It should have been so simple really. A clearly defined framework of rights that would be available to any two persons entering a civil union. Property rights, fiscal rights and social service rights to begin with. Issues of gender would have been cleanly skirted and most controversy would have been set aside barring the few nitpicking details. That we are where we are – and that controversy has not only not been skirted but is dancing naked on the tables of Said’s ministry – is a clear indication of the Faustian pact entered into before last election. The gay sector is very obviously (and rightly, in an opportunistic sense) up in arms. On the one hand it has every reason to do so given the bumbled manner in which the law discriminates between types of partnerships and on the other it is taking advantage of the sudden outburst of public sympathy to drive same-sex marriage into the agenda even though it was evidently not the original aim of the bill.
Just what the doctor ordered innit?
3. Joseph and the Rainbow Coloured Fence
Muscat is having a hard time disguising his glee at the PN’s latest faux pas in the world of gays, lesbians and other happy people. He should be careful. The MGRM community is thankfully not headed by a bunch of gullible sods who will drool at every ambiguous word thrown at them by politicians. I am sure that by now they can tell a bandwagon riding politician (and party) when they see one – even if it flies the rainbow flag on party HQ on gay pride days. What the MGRM could do is try to take advantage of the apparent openness of someone like Joseph Muscat – and boy would they be courting trouble.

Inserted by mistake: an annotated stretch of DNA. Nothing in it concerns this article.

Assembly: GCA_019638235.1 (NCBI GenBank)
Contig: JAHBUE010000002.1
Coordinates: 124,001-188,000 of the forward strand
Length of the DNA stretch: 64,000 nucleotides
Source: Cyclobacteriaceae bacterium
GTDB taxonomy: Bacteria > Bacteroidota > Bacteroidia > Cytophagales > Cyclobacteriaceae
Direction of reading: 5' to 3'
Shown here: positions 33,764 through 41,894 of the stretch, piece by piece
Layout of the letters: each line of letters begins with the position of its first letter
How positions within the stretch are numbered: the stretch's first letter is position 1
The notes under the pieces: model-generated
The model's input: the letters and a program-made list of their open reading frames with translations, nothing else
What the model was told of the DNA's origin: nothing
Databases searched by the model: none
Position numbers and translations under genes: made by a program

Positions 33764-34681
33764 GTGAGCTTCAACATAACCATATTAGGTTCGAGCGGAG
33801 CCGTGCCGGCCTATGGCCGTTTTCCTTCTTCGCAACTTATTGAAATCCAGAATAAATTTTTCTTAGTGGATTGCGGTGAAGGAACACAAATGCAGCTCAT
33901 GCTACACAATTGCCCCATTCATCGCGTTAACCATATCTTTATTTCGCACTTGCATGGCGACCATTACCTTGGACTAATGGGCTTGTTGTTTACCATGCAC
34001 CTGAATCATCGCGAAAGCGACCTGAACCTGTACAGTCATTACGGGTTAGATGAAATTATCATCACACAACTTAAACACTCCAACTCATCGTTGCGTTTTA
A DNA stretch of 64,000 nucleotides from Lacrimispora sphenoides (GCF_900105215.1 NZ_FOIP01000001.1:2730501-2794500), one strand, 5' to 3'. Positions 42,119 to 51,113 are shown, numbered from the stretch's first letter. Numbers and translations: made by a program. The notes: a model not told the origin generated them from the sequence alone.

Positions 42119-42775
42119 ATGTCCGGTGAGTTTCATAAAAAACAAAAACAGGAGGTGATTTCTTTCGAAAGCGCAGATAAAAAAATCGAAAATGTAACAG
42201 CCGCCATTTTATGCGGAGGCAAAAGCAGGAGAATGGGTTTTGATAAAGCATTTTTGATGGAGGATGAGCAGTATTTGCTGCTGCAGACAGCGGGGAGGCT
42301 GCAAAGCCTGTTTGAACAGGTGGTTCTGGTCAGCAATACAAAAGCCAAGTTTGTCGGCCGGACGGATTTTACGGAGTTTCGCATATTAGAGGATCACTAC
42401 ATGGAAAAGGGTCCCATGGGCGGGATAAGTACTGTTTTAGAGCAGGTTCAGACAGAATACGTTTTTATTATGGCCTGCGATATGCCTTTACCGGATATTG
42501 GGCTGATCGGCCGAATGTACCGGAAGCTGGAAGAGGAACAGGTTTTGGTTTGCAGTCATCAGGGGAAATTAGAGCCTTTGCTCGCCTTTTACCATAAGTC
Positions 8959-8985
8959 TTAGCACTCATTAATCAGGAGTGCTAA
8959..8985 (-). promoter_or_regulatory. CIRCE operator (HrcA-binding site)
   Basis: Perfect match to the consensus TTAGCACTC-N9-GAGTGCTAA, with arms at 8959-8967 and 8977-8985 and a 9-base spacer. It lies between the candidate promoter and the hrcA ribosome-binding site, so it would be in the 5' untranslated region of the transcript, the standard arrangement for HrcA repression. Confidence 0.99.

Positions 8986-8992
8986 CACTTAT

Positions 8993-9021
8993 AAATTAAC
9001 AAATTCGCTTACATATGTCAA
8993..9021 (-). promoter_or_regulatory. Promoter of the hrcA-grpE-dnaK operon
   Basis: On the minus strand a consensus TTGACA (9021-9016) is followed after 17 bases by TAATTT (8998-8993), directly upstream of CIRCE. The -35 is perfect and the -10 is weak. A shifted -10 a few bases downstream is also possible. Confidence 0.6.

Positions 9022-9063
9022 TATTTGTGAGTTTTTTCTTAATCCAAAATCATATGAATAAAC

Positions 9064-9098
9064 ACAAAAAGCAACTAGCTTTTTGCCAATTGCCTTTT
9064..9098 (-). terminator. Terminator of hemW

Take his declaration yesterday when he stated that politicians have no right to decide who is a family. Would you really yell bingo? Is this really as liberal as it sounds? Let me spell it out for you: it is about as liberal as the pope’s underwear. What this is, in fact, is a declaration of yet another open season of fence-sitting by dear Joseph. Just like in the divorce debate, Joseph plans not to lead but to fence-sit and declare “free vote” season again. Joseph is correct when he says that it is not a politician’s right to determine who forms a family.
Joseph forgets a second, more important, and responsible corollary though : that it is a politician’s duty to listen to the needs of society – the interest of the common good and the rights of minorities – and ensure that these needs are properly safeguarded by participating in the enacting of laws to that effect. A same-sex marriage law will not write itself while Joseph, Owen and Varist are busy waving rainbow flags in some protest walk. A same-sex marriage law will be drafted, presented and voted in by responsible politicians who responsibly read the signs of times and legislate the obviously inevitable. Something tells me it won’t be Inhobbkom Joseph.
4. Franco rebutted
Before I start the usual rant about Malta’s unpreparedness come the first storms let me just point out that this evening’s rebuttal by the PN executive of any Franco attempt to get reinstated onto their list of candidates is just par for the course according to J’accuse’s pre-estival predictions. The time-table has long been set and parliament does not have a very long life beyond the opening session once summer recess is over. Trust you me… the PN is not counting on Franco voting for any bill and Franco knows this only too well hence his latest private members’ bill regarding fuel oil – a bid to get voters for his inevitable splinter “party” come next elections.
5. It never rains…
Xita happens. Nuff said.